A drug charge may mean big trouble for anyone. However, if you are living in North Carolina as a legal permanent resident or another type of noncitizen, the consequences of a drug violation may prove especially severe.
Per the Drug Policy Alliance, any noncitizen who receives a drug violation runs the risk of undergoing detainment or deportation. This holds true regardless of how serious in nature your drug violation might be.
The United States deported more than 2,500 noncitizens between 2007 and 2012 for drug-related offenses. Drug-related deportations also increased by 43% within this same span, raising questions about what might be behinds the sharp increase.
Research also shows that you face a higher risk of being the subject of drug enforcement efforts if you identify as a person of color. If so, you are more likely to have authorities stop you, search you or arrest you than you would be if you were Caucasian.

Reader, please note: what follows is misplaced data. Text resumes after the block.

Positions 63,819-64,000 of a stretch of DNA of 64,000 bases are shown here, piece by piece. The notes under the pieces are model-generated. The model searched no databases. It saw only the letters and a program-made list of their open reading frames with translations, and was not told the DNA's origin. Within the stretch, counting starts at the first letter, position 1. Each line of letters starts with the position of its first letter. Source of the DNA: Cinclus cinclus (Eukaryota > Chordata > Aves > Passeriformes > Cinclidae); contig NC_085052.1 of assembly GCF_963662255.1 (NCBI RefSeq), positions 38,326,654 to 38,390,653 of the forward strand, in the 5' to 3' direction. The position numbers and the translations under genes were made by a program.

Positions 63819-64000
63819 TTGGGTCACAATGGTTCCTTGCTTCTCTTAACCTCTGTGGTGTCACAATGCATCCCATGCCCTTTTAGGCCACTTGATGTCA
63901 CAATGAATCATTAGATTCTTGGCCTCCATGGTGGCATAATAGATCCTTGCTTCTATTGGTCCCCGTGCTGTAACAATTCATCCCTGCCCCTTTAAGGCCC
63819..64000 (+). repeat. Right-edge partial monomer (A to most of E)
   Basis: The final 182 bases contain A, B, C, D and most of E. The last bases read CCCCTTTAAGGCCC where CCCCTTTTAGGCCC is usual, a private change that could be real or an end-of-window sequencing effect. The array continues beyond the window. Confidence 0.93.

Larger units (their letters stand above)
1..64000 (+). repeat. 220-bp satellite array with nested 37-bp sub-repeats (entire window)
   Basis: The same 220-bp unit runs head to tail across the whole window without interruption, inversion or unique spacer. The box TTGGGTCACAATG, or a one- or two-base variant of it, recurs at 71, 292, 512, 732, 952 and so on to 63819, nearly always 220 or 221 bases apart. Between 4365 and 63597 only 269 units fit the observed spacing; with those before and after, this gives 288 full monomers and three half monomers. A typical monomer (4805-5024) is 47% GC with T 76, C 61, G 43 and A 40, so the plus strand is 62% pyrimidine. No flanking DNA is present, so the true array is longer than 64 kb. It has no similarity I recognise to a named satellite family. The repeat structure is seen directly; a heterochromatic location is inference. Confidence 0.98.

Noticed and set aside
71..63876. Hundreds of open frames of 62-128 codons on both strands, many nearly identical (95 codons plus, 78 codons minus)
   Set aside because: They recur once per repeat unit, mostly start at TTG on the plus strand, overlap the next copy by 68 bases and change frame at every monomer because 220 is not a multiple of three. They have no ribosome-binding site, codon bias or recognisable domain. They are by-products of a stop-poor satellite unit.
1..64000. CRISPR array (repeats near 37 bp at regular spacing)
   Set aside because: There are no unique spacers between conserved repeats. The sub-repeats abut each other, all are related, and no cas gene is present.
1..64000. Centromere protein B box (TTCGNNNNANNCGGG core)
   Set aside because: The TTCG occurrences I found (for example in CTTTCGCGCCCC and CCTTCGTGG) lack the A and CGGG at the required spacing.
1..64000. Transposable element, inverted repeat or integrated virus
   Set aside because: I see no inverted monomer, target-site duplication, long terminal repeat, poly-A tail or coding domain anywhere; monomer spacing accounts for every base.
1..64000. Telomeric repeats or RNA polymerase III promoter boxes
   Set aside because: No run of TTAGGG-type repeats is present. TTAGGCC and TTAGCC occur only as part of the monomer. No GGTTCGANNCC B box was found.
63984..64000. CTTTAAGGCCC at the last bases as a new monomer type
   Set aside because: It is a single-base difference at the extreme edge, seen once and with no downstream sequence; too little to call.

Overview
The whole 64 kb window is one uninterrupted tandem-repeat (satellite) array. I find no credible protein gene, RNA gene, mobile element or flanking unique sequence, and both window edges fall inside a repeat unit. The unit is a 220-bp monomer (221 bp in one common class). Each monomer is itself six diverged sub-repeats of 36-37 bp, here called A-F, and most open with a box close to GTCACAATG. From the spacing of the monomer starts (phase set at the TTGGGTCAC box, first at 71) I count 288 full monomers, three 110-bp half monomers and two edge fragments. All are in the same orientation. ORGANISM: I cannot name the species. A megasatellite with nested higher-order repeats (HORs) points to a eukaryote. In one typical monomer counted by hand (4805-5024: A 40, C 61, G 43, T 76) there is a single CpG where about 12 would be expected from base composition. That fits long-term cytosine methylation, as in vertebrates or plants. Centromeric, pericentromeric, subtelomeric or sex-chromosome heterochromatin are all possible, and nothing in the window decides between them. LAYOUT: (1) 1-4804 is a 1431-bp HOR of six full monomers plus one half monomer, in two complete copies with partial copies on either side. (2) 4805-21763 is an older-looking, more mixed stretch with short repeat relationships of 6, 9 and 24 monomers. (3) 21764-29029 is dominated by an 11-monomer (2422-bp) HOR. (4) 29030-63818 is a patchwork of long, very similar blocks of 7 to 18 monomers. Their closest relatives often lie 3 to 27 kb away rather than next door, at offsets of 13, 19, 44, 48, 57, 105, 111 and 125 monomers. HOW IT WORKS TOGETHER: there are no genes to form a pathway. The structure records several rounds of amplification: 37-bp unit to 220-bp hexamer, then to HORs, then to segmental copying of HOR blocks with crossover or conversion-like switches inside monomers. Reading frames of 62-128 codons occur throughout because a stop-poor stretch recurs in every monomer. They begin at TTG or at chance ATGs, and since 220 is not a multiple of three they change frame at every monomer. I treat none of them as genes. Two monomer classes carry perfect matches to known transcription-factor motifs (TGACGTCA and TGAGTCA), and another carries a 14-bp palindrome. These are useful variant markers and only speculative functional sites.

You face detention and possible deportation for a drug offense even if it involves marijuana. In 2012 and 2013, the United States deported more than 13,000 noncitizens for marijuana possession. Marijuana possession is also the most common drug-related deportation cause and the fourth most common cause of deportation, period.
Drug-related deportation often hurts more than just the offender. If you undergo deportation because of a drug violation, you may have to return to your country of origin. You may, too, have to leave your family behind in the United States. You may also face barriers when it comes to re-entering the United States to see your loved ones in the future.
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